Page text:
The size ratio between two major arteries, which can be seen on CT scans, can be a reliable indicator that a patient's chronic obstructive pulmonary disease (COPD) will get worse, according to a new study.
Exacerbation of COPD brings decline in lung function, poorer quality of life and often hospitalization, where treatment is expensive--it accounts for $18 billion in direct costs in the United States each year. Those hospitalized face a 21 percent chance of death within one year and that risk rises to 55 percent within five years, according to an announcement.
The study, from the University of Alabama at Birmingham, was published online in the New England Journal of Medicine. Though the aorta normally is a little larger than the pulmonary artery, the pulmonary artery may enlarge in patients with COPD for reasons such as loss of lung tissue or accompanying heart disease.
The research involved 3,464 patients enrolled in the COPD Gene study sponsored by the National Heart, Lung and Blood Institute, and 2005 patients enrolled in the Evaluation of COPD Longitudinally to Identify Predictive Surrogate End-points (ECLIPSE) study sponsored by GlaxoSmithKline. Participants were current or former smokers. A ratio of more than 1 between the pulmonary artery and aorta was found to be a good indicator of exacerbation.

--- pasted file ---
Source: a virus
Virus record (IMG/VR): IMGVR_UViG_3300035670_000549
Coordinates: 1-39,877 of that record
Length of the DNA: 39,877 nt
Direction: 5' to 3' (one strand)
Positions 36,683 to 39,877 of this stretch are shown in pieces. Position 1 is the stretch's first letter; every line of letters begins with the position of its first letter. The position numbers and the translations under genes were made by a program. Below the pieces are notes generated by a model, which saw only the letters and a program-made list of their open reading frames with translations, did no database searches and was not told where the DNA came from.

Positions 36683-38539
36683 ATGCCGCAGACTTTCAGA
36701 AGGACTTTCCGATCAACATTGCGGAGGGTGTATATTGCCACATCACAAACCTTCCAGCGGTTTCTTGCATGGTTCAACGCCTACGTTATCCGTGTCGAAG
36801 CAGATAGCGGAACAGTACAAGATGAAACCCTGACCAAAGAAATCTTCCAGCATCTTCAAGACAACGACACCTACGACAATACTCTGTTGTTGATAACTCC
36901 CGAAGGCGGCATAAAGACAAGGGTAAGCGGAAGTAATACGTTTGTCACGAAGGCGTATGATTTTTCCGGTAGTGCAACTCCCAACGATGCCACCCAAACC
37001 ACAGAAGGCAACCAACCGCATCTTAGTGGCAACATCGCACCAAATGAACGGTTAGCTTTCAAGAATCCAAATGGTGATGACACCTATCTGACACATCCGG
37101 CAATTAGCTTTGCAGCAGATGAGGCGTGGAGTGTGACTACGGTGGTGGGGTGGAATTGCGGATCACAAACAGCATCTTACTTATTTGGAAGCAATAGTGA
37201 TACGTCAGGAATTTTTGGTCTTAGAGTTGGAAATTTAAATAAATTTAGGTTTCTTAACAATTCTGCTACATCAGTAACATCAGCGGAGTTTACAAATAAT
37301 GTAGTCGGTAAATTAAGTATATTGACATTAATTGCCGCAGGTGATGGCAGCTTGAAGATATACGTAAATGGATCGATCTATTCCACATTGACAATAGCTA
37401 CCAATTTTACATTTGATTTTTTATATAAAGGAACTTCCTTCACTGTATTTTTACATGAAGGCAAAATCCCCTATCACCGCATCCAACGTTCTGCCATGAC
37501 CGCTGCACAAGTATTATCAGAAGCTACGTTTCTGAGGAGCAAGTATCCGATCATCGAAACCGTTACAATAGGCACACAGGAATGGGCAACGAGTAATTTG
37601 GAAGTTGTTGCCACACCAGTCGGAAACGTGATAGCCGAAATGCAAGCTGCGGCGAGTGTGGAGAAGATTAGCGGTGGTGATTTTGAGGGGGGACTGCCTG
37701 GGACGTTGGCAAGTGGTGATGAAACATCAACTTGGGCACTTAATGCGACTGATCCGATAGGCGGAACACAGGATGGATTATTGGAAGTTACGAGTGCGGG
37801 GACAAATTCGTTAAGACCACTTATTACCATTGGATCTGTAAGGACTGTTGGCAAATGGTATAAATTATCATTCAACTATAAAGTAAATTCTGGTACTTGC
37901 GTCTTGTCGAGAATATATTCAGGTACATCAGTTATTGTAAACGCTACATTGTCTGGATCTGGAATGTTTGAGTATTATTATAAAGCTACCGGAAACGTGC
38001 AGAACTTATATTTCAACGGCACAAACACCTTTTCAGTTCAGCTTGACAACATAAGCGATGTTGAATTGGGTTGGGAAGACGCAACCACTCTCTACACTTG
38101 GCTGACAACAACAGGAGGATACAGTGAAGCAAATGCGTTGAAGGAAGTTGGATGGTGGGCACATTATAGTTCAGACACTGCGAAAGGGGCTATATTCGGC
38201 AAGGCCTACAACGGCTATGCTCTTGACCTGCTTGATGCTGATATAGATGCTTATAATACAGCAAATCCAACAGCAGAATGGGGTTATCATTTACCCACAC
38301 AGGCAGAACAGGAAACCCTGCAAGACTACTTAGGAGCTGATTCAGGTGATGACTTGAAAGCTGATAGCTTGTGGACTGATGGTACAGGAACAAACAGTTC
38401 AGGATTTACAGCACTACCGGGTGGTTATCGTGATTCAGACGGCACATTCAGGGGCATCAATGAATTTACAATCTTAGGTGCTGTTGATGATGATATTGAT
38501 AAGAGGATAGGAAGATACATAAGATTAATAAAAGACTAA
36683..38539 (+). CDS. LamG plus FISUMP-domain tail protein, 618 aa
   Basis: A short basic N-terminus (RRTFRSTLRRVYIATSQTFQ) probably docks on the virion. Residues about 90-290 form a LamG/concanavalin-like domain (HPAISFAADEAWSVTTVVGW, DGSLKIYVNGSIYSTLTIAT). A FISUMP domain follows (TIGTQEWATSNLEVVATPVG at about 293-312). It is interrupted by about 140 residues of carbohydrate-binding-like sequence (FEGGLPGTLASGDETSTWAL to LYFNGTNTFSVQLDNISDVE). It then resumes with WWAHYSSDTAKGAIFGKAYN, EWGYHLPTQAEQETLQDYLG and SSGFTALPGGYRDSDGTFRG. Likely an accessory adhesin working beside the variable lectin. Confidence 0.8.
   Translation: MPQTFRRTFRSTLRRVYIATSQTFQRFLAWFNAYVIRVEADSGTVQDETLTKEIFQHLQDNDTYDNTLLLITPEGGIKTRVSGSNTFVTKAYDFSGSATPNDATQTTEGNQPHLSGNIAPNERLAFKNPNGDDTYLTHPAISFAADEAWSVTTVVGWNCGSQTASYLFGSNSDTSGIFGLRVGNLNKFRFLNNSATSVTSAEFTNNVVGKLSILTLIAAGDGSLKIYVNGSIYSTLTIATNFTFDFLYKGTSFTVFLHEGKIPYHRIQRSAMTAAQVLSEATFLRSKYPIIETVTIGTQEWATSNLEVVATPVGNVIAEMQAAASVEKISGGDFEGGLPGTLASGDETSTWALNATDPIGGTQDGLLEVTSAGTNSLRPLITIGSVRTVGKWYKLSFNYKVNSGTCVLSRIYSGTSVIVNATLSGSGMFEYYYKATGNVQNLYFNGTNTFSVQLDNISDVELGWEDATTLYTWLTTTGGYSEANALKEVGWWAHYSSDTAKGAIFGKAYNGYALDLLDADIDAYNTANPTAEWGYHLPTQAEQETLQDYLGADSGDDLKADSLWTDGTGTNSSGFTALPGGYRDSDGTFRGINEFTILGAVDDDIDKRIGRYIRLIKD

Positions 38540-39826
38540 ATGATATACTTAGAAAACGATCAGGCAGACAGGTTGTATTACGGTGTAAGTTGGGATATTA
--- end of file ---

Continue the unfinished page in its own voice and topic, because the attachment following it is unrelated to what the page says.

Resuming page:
"Our findings indicate that when the pulmonary artery becomes larger than the aorta, regardless of the underlying cause or other health conditions, the risk of exacerbation increases. In particular, the risk of exacerbation requiring hospitalization increases dramatically," writes Dr. Mark Dransfield, associate professor in the UAB Division of Pulmonary, Allergy and Critical Care Medicine.
Since many smokers undergo CT scans anyway, this added knowledge could provide physicians with impetus to more aggressively treat COPD to ward off hospitalization, the authors say.
However, an accompanying editorial warns against a rush to use CT for this purpose alone, citing echocardiography and measurement of arterial blood gases as examples of simpler and more cost-effective methods to determine pulmonary pressure. It calls for much more research.
Indeed, earlier this year the VA canceled a study aimed at reducing COPD-related hospital readmissions amid safety concerns.
And while undertreatment for COPD can turn deadly, overtreatment can raise risks as well and be unnecessarily costly, as FierceHealthcare has reported.
Meanwhile, though the debate continues over whether smokers should undergo annual CT scans to look for lung cancer, three medical groups in May came out in favor of them for one particular group: current or former heavy smokers aged 55 to 74. The American College of Chest Physicians, the American Society of Clinical Oncology and the National Comprehensive Cancer Network came out in favor of the annual scans for those who smoked at least one pack of cigarettes a day for at least 30 years.